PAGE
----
Your degree determines, to a large extent, the range of career opportunities you can access in the future. This is one of the reasons hundreds of thousands take the leap to study abroad every year. It’s daunting for many to leave the comfort and familiarity of home to live, study, and potentially work in a different country. Nonetheless, many also believe the benefits outweigh the costs! The University of California Merced reports that a whopping 97% of students secure full-time employment within a year of graduating. Study abroad students also tend to earn more than their peers, build diverse skill sets that add value to their careers, and more. So, what are the best countries to study and work in for international students?
Our Comprehensive List of Best Study Abroad Countries
1. The United States
It’s only fitting that we kick off the list with the USA. The country’s higher education system is a behemoth - a fancy way of bringing up the sheer number of world-ranking universities concentrated in the States alone. To put this into perspective, let’s go through some numbers. 177 US universities land among QS’ 2022 World University Rankings. And these include the #1 spot, going to the Massachusetts Institute of Technology. The USA boasts the largest number (by far) of world-ranking universities out of all the major study abroad destinations.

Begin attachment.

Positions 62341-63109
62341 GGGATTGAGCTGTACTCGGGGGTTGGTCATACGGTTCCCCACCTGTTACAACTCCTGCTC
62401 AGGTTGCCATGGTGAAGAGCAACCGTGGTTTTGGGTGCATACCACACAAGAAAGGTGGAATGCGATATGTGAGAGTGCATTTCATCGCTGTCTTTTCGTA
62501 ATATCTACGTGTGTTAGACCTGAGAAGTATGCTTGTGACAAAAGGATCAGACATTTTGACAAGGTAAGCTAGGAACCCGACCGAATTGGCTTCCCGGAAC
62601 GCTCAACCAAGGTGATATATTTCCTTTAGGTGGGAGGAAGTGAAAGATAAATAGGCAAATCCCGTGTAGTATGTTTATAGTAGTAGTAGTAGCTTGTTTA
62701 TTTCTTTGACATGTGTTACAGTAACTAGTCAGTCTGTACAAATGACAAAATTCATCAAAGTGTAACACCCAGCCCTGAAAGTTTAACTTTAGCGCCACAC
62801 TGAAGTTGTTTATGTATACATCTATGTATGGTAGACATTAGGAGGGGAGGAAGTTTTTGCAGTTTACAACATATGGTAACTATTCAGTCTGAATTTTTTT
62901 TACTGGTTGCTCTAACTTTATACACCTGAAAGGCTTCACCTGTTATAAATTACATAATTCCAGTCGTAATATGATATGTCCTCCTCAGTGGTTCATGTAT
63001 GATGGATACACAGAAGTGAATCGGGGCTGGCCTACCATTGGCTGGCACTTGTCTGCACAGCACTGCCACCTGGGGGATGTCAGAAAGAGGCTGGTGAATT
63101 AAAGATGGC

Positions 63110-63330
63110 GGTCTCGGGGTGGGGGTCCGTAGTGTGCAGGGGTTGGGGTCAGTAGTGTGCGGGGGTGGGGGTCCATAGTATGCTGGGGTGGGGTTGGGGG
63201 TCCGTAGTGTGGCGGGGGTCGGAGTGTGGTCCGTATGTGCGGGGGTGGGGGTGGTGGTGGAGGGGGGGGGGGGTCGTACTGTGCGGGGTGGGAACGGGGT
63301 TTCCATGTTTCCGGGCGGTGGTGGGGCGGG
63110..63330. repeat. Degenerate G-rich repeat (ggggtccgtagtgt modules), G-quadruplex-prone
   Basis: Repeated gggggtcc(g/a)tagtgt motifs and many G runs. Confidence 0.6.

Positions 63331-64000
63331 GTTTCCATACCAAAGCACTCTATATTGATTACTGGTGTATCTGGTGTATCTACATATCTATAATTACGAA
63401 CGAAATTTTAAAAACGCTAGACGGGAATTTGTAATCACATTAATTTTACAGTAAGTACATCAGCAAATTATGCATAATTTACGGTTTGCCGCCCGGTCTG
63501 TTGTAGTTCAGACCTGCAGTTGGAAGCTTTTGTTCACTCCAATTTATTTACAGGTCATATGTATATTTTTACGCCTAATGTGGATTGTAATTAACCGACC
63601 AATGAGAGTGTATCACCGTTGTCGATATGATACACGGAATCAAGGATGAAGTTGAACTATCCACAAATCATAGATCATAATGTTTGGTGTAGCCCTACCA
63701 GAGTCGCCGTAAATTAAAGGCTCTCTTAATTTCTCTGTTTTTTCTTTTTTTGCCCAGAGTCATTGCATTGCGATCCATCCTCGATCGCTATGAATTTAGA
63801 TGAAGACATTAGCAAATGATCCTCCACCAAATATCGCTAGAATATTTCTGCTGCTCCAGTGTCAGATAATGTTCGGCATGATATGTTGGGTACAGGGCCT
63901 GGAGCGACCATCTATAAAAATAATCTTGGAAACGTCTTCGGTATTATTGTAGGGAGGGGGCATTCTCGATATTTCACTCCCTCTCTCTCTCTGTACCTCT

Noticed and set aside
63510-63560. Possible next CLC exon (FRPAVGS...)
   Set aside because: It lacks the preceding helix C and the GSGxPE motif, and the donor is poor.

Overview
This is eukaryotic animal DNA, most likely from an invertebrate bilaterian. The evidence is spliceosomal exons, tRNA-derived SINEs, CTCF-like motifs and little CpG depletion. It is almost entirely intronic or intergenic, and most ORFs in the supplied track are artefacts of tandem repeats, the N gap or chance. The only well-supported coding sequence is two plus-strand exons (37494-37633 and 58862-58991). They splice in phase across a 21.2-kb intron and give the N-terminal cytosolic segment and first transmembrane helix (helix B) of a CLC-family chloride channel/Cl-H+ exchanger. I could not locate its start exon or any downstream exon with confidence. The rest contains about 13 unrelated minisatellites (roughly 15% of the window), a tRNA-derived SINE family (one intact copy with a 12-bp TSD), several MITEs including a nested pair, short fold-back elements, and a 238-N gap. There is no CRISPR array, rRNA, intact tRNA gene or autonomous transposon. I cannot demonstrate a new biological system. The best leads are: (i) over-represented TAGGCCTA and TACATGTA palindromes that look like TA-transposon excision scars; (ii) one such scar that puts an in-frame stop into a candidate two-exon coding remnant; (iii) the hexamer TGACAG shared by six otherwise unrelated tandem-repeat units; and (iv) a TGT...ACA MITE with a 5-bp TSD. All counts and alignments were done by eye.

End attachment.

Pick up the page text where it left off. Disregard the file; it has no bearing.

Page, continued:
What makes it even more attractive to international students is that diversity is a key priority of many of these institutions! US universities are keen to diversify their campuses. This is evident in the fact that the USA annually hosts the world’s largest international student population, dipping below a million only during the height of the Covid-19 pandemic. From attractive scholarship opportunities exclusive to foreign-born students to pathway programs that transition students into top courses, US schools put in the legwork to welcome international students into their communities.
Work opportunities for international students in the USA
Getting work experience in one of the world’s top economic and financial epicentres can make all the difference to your career goals and ambitions. Luckily, you have a few options to get in that valuable experience during and even after your degree program.
With an F-1 student visa, you would be able to work on-campus for the first year of your program. These include part-time opportunities like working as a library assistant or a barista at one of the campus cafes. You might find some of the administrative offices on campus eager to take on a few helping hands too.
After your first year, you may have the chance to get some work experience off-campus through Curriculum Practical Training (CPT) or Optional Practical Training (OPT).